Ted Smith has a unique automotive industry perspective. As president of the Florida Automobile Dealers Association, he oversees about 850 dealerships, many of which endured Hurricane Ian without substantial damage.
But for more than 20 years, Smith has cultivated his expertise in understanding the dealers’ customers. He knows they suffered greatly. Thousands of vehicles were damaged or completely totaled during the devastation, and the owners of those vehicles have purchased or will need to purchase replacement new or used cars or trucks.
“We haven’t had a great amount of damage to vehicles, at least not vehicles in the possession of dealerships,” says Smith of the more than 100-year-old FADA, a trade organization based in Tallahassee. “But obviously people at home and in businesses lost vehicles, either in flooding or winds, and they are just going to be in the open market.”
According to Florida-based Mark Friedlander of the Insurance Information Institute, Hurricane Ian was the second-largest natural disaster vehicle loss event on record in the U.S. About 500,000 vehicles were destroyed when Hurricane Harvey swept through Texas and Louisiana in 2017. About 350,000 vehicles were damaged or destroyed in Hurricane Ian.
Several automakers have offered consumer assistance. The Disaster Relief Bonus Cash Program, provided by GM in eight Florida counties including Charlotte, Collier and Lee, offers a $1,000 incentive to owners of damaged cars or trucks toward the purchase of a 2022 and 2023 model Buick, Cadillac, Chevy or GMC. A $500 incentive is available for customers leasing GM vehicles. Mazda Financial Services is offering extensions and lease deferred payments, redirecting billing statements and arranging phone or online payments.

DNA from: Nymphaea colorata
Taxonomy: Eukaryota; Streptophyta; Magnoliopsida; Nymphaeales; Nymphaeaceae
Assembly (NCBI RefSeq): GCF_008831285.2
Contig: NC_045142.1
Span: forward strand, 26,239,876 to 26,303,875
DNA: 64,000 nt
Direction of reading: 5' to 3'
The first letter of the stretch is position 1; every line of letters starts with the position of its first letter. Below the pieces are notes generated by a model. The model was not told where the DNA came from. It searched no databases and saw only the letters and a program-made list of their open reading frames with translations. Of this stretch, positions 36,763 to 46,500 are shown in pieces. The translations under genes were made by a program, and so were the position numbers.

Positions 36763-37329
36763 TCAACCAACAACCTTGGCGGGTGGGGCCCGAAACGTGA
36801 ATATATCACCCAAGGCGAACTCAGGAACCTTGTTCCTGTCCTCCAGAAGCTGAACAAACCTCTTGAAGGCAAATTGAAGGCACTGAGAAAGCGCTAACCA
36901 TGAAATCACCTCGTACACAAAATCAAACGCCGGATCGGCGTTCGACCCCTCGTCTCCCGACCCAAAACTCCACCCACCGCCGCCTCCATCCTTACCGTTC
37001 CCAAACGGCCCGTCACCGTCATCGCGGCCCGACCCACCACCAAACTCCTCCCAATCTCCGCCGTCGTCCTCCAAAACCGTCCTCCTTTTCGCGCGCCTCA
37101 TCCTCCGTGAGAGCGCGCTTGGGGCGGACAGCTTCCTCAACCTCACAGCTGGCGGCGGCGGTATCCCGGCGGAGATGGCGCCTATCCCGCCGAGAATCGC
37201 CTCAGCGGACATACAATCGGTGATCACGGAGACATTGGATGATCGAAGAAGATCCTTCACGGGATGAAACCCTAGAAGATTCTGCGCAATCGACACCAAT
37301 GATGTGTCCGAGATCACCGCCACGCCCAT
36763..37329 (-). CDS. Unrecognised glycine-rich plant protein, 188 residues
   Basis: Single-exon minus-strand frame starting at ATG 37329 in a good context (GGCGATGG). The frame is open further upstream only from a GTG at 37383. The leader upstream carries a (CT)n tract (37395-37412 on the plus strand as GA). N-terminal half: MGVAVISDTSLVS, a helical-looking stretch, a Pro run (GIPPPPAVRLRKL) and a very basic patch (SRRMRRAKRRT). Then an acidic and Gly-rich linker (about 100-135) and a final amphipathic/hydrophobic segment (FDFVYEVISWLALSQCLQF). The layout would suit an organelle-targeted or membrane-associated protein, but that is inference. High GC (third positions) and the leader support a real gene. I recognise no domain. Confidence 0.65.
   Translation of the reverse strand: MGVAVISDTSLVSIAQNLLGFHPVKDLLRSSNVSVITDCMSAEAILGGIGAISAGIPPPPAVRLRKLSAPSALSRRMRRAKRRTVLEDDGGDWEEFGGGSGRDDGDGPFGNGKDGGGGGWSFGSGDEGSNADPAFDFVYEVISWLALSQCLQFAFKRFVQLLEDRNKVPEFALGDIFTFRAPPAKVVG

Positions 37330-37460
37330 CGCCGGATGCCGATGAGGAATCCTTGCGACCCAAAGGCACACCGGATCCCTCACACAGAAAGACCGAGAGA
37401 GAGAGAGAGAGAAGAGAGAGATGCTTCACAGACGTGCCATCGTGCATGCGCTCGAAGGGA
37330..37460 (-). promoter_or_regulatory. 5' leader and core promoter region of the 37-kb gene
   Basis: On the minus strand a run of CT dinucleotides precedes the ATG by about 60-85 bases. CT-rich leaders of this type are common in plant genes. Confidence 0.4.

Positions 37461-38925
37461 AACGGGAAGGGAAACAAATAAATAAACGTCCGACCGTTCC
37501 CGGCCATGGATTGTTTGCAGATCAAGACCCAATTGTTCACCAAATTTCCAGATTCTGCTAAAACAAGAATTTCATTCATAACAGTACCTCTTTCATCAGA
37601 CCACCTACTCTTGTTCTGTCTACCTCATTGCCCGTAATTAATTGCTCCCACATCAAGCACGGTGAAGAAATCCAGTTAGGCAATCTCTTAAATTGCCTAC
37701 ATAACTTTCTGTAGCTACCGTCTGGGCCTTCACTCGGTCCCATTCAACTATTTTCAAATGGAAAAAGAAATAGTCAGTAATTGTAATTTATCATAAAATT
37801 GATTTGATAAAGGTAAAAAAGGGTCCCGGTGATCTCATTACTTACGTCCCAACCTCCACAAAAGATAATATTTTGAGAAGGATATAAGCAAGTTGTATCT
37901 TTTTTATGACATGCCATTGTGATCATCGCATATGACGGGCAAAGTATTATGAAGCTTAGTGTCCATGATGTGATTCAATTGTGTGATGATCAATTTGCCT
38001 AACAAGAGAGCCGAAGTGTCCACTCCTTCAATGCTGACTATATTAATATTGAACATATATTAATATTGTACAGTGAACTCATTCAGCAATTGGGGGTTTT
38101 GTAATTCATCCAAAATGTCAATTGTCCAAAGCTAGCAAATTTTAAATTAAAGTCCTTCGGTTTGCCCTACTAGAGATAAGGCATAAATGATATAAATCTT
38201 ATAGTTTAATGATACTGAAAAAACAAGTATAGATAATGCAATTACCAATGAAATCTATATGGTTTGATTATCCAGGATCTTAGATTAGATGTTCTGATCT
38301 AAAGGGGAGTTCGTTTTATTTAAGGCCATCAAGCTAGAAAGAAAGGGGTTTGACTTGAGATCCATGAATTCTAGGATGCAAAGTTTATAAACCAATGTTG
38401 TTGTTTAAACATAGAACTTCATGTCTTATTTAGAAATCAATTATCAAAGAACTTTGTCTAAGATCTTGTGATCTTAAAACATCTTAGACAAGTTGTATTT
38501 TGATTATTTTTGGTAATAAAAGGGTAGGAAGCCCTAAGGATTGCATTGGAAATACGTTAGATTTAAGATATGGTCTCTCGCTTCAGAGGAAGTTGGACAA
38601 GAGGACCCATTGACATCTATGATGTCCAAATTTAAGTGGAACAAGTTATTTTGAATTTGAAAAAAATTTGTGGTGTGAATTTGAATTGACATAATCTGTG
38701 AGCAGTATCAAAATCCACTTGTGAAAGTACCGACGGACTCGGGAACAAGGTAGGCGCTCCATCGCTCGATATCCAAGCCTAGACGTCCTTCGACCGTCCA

As has occurred several times previously during Smith’s tenure, hurricanes have greatly affected the Florida automotive industry—which yearly provides about 16% of the state’s tax revenue, according to the Michigan-based Center of Automotive Research.
Dealerships suffered extensive damage in Hurricane Charley (2004) and Michael (2018); Southwest Florida dealerships and car rental agencies learned from the past and moved vehicles to higher ground as Hurricane Ian swept across the state. The foresight provided a positive from a tragedy. Smith said dealerships don’t have a large new inventory, but used vehicles are more readily available—although still also limited by the ongoing supply chain shortage.